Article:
Some of this advice might seem fairly obvious, it’s really just a list of reminders. It’s easy to forget about these things until its too late. Brits have a bit of a reputation in some countries for being kings of carnage … it’s better to avoid those stories being about you and your friends. As they say in the army, proper preparation prevents poor performance!
Get kitted up
- I always seem to realise when I am packing for a trip that I am missing a vital piece of kit. Check now that you have the right stuff!
- Don’t forget that shoes, buoyancy aids, dry gear and helmets can all save your life – it is likely not to be worth skimping if you’re going to be pushing yourself. Slipping in on that portage, falling into the water with your old no-float PFD, getting rinsed, hypothermic and banging your head, could all have been prevented! Get the Palm brochure out and make yourself a cup of tea.
- Make sure you have enough throwbags, karabineers and slings to do safety, and re-stock your first aid kit (it’s probably gone mouldy since you last looked in there).
You probably have around three months or less until your trip – you need to get started with your fitness program!
- Get down to the gym – you will need to be fit to do those walk-ins, or the longer, more continuous rivers that you find in other countries. We tend to think that gyms or jogging are not for us outdoorsy types, but fatigue is a killer of good technique – if you can get your endurance fitness up you will find that you have less of those hairy moments at the end of the day when you’re tired.
- Get to the lake – practice your edging (holding the boat on edge, either when you’re still, or when you are moving will build up muscles), drill good technique – sweep strokes, recovery strokes and rolls. Getting over that rusty feeling will come in handy and give you bags of confidence when you arrive at your destination. Forcing yourself to do equal sets of basic strokes with good quality on your ‘off-side’ can be a good warm up and surprisingly challenging, slalomist often use this basic stroke progression as a warm-up.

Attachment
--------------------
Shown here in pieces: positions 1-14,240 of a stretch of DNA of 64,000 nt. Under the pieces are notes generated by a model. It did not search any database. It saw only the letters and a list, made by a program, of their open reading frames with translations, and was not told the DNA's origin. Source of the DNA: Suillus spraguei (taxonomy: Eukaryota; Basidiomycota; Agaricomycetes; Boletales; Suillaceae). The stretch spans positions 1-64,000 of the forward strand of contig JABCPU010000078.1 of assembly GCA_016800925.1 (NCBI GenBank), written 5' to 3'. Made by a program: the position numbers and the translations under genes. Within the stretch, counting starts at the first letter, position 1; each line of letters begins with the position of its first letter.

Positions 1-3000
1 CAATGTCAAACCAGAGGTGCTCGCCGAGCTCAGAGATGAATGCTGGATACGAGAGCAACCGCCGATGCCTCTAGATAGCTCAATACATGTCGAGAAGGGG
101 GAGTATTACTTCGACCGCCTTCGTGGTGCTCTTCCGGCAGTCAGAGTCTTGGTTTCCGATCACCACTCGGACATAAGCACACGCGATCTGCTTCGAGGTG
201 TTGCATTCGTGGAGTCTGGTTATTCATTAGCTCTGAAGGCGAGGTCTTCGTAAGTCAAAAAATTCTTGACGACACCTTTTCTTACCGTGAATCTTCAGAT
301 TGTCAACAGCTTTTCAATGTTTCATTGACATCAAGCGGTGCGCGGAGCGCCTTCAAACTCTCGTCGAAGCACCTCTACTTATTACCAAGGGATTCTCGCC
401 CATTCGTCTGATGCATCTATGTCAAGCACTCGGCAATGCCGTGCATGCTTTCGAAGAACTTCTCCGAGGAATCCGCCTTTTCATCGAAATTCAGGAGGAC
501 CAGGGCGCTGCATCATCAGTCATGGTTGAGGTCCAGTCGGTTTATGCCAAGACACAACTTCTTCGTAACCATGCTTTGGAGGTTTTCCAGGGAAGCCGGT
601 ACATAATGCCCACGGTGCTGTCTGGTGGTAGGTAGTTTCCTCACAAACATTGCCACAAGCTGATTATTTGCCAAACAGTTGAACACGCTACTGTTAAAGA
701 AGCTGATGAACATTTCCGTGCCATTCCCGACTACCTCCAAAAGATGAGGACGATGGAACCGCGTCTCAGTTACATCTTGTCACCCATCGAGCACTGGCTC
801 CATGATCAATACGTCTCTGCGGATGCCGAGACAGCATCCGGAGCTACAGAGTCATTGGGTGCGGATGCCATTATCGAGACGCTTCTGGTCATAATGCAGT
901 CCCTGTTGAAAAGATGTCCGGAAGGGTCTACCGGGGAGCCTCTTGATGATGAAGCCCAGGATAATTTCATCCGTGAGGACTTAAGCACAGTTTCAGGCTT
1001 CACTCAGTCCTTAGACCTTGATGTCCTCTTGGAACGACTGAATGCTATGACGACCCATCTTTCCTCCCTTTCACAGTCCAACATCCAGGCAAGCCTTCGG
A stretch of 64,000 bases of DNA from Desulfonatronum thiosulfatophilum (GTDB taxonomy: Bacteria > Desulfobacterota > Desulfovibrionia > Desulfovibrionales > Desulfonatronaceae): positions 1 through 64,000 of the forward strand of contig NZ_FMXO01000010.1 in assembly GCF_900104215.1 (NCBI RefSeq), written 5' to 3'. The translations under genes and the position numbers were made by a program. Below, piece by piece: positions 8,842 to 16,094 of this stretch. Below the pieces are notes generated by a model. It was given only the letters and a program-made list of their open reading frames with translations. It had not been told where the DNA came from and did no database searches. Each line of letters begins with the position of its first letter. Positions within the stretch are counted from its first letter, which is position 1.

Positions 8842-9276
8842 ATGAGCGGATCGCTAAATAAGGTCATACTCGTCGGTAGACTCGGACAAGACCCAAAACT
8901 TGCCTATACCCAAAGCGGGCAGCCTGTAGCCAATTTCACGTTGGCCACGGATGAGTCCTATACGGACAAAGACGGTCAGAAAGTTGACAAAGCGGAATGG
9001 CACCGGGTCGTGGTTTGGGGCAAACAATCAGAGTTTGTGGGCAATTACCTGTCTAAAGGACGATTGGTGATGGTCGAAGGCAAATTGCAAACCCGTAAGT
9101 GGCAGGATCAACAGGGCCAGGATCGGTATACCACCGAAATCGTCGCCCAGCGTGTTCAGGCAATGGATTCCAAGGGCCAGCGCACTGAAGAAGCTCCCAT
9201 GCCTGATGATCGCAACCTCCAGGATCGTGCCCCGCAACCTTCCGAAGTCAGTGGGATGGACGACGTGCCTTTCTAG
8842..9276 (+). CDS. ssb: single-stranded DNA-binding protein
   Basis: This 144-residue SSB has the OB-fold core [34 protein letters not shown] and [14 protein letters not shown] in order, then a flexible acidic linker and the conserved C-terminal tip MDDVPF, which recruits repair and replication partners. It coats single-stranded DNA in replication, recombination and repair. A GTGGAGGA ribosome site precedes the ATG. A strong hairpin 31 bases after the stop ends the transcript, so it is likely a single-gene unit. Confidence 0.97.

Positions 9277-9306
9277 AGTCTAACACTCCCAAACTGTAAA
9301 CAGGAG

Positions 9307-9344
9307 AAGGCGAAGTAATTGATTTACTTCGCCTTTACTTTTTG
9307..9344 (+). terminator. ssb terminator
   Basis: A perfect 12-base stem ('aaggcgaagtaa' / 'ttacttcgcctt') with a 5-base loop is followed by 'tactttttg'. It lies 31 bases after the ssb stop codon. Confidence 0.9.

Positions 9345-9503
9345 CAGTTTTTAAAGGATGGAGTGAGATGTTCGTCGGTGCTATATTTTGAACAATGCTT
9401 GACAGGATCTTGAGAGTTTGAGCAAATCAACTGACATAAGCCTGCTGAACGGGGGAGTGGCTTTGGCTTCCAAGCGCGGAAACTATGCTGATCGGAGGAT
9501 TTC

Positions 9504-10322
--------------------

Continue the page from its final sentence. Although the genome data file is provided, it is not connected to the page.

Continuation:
- Get on the river too – there is nothing worse than turning up to a fast flowing, pushy river on a trip, and realising that you haven’t been in a boat on moving water for five months. If there is no water, get down to Lee Valley/Holme Pierrepont/Tryweryn.
- Don’t just float down the river – catch some eddies, practise some boofs. Dust off those cobwebs.
- Get out in the garden throwing your throwbag around.
- Practice setting up your Z-drag in the living room.
- Get your friends involved with some rescue practice. After all, it’s them you may rely on later.
- If you are still feeling a bit rusty, get yourself of a safety and rescue course.
Do your homework
- Are you going on an organised trip with your club? That doesn’t mean that you can sit on your laurels. To be a useful member of the group, and to be as safe as possible, it is always a good idea to take some responsibility for knowing which rivers which would be suitable for you and your experience and skill, and what the water level should look like!
- Do some research about the river systems around your destination, buy a guidebook, buy a map, check the forums, and ask friends who have been there. Sometimes friends (or UKRGB) might know some gems that aren’t in the guidebook. Check if anything is unavailable or expensive locally that you might need! – Google maps allows you to create and share maps of where you’re going.
- In order to avoid disappointment its also worth having a low or high water-level plan B! Forget to do all this beforehand, and then its too late unless you want a huge internet roaming bill.
- When you get there, ask the local kayakers. I can’t emphasise this enough. Not only will you make some new friends, but they will know what the water levels are like. Accidents can often be avoided with a bit of local information about which rivers are so flooded that they should be avoided.
Win the party! Its all part of the holiday experience – hope to see you there – Paula
Content retrieved from: palmequipmenteurope.com/blog/en/how-prepare-your-summer-trip.